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The Butterfly Effect of (Bad) News
After yesterday's Webworm, the Herald removed the urban myth masquerading as news. But they refuse to comment - and the bullshit goes even deeper.
Yesterday’s newsletter examined how an urban myth (about a child identifying as a cat) had spread throughout the media.
The media in America, the media in Australia, and now the media in New Zealand. It highlighted the problems involved in aggregated news — as the news we’re fed becomes increasingly deranged.
As the weekend hits, I had a few updates that I think are telling.
Firstly — after I published that newsletter — the Herald quietly removed the story.
I think it’s safe to assume that if I hadn’t mentioned it, the urban myth would have remained at the Herald, masquerading as real news.
I reached out to the GM of communications at NZME (who owns the Herald) with a list of fairly simple questions:
I am writing a followup to today’s Webworm piece on the urban myth printed as news on the Herald:
I would like to seek comment from The Herald (ideally Shane Curry) about this. These are my questions:
1) I understand the Herald has removed the urban myth about a student identifying as a cat. Is this correct? And if so, why was it removed?
2) What are the Herald's policies about checking the validity of the news they run, specifically news from other news sites like News.com.au?
3) How can Herald readers trust the news they are reading is correct?
4) Are you noticing an increase in agenda-driven content (including transphobic pieces like the cat fiction) being passed off as news?
5) Is there anything else you would like to add?
Thanks, my deadline is 8pm today please.
They replied with this:
They never got back to me prior to my deadline… which passed 15 hours ago now.
Of course, despite one outlet removing the story, the bullshit remains. Of course it does. The horse has bolted, and there’s no getting it back.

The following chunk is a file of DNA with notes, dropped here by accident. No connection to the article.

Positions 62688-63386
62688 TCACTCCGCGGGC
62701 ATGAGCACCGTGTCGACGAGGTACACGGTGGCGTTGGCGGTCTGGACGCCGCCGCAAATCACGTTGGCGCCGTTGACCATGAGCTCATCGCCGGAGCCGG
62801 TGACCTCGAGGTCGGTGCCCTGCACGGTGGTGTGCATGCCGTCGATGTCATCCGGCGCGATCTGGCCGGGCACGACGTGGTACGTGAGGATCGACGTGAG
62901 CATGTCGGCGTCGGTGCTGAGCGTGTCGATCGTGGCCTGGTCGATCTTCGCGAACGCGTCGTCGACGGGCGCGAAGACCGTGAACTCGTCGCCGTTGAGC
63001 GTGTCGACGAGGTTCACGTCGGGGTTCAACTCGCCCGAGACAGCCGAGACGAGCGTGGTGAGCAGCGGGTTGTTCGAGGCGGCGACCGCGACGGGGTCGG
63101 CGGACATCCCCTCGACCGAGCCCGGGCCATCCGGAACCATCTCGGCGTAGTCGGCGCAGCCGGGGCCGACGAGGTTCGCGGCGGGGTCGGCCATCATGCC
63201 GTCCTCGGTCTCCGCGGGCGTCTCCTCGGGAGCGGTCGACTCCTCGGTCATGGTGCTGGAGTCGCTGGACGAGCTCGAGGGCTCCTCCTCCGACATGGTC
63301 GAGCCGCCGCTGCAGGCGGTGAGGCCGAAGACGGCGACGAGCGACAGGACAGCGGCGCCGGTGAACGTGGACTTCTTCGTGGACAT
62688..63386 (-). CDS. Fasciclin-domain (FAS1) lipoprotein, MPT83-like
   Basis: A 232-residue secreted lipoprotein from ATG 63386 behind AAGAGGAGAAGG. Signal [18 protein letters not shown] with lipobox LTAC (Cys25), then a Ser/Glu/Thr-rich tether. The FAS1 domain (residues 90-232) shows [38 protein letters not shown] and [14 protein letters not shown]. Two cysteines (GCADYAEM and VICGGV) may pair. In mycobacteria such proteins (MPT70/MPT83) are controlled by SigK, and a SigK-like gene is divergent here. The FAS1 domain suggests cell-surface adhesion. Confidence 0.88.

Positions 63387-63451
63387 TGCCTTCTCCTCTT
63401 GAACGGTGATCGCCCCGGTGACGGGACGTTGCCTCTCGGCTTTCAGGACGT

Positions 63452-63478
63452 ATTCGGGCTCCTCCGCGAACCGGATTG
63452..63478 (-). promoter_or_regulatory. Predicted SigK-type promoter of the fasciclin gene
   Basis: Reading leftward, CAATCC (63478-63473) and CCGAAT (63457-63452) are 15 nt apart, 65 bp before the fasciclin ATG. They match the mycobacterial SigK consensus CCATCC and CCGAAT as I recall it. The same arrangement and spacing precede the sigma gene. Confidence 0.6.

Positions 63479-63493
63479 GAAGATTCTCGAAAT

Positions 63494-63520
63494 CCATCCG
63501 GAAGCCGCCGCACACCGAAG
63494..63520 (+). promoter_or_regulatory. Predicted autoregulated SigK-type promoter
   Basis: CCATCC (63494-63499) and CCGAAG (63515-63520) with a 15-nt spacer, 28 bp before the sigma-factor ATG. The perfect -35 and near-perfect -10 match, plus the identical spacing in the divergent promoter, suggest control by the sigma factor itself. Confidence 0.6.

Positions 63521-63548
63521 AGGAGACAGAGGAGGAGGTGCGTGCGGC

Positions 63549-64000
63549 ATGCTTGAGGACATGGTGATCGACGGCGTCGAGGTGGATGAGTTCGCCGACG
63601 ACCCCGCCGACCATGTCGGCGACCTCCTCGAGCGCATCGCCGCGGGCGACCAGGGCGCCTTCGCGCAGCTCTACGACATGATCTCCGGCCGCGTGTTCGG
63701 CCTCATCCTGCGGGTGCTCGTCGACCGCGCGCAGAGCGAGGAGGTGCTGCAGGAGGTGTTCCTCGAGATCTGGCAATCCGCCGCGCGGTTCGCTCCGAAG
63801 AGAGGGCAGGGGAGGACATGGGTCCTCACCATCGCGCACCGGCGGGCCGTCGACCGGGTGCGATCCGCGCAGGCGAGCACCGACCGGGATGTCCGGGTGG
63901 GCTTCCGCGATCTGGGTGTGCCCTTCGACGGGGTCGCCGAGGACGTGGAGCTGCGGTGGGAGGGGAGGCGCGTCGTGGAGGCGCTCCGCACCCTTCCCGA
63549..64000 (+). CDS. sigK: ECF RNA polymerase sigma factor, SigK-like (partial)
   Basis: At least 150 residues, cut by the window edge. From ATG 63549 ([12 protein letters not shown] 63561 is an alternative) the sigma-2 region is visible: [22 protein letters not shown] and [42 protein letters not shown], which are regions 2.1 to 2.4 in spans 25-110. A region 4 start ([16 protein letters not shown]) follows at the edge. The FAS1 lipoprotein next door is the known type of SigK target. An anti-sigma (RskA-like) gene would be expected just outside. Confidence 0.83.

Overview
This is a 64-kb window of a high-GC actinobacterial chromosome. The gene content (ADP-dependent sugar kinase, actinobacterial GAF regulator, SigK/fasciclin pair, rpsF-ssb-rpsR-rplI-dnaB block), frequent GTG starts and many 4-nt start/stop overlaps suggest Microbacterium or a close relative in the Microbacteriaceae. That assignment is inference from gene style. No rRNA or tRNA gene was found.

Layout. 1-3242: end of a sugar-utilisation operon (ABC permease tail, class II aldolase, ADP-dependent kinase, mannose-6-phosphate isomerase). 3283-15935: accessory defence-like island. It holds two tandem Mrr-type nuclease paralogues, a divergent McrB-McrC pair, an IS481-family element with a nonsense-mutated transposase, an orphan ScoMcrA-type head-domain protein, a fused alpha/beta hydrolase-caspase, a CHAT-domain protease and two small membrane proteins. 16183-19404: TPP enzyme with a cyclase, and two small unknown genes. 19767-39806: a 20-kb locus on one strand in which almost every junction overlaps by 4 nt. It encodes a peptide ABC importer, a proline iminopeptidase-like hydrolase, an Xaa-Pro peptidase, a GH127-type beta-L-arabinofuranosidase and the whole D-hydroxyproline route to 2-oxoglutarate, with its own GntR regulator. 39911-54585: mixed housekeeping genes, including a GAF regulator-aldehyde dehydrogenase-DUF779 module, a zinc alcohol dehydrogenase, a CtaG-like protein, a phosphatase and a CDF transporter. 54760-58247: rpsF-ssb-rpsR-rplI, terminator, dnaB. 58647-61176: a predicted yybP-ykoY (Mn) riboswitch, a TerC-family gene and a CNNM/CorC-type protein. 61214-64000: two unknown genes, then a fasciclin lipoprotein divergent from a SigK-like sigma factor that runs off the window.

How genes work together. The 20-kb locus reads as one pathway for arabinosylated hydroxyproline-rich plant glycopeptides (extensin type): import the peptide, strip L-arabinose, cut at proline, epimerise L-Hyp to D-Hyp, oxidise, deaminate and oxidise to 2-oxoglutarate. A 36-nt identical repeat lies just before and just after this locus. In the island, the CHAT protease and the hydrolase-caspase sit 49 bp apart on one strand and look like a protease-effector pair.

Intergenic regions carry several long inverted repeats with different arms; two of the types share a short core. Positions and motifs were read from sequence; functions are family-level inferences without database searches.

Remember: there is no child identifying as a cat. And yet, over on news.com.au… this:
Delightfully filed under “Lifestyle — Parenting — School Life” (in order to panic as many parents as possible) this story involved an Australian senator’s stupid reaction to the fake news.
Of course comment from a senator further solidified the idea the original news story was real:
A United Australia Party senator has slammed reports of a Year 8 Melbourne girl who identifies as a cat, saying it was a symptom of the “unchecked” woke radical left.
Victorian senator Ralph Babet took aim after the Herald Sun reported that a Melbourne private school was supporting a “phenomenally bright” non-verbal student in identifying as a cat.
“No one seems to have a protocol for students identifying as animals, but the approach has been that if it doesn’t disrupt the school, everyone is being supportive,” a source close to the family is quoted as telling the paper.
But the story about the child identifying cat was so stupid I missed another key element of bullshit in the reporting — this line:
“The above incidents come as some Gen Z teens have adopted the furries subculture, in which people anthropomorphise animals, and begin to give them human characteristics.”
Furries had entered the debate: Specifically, that a bunch of school kids were now apparently furries.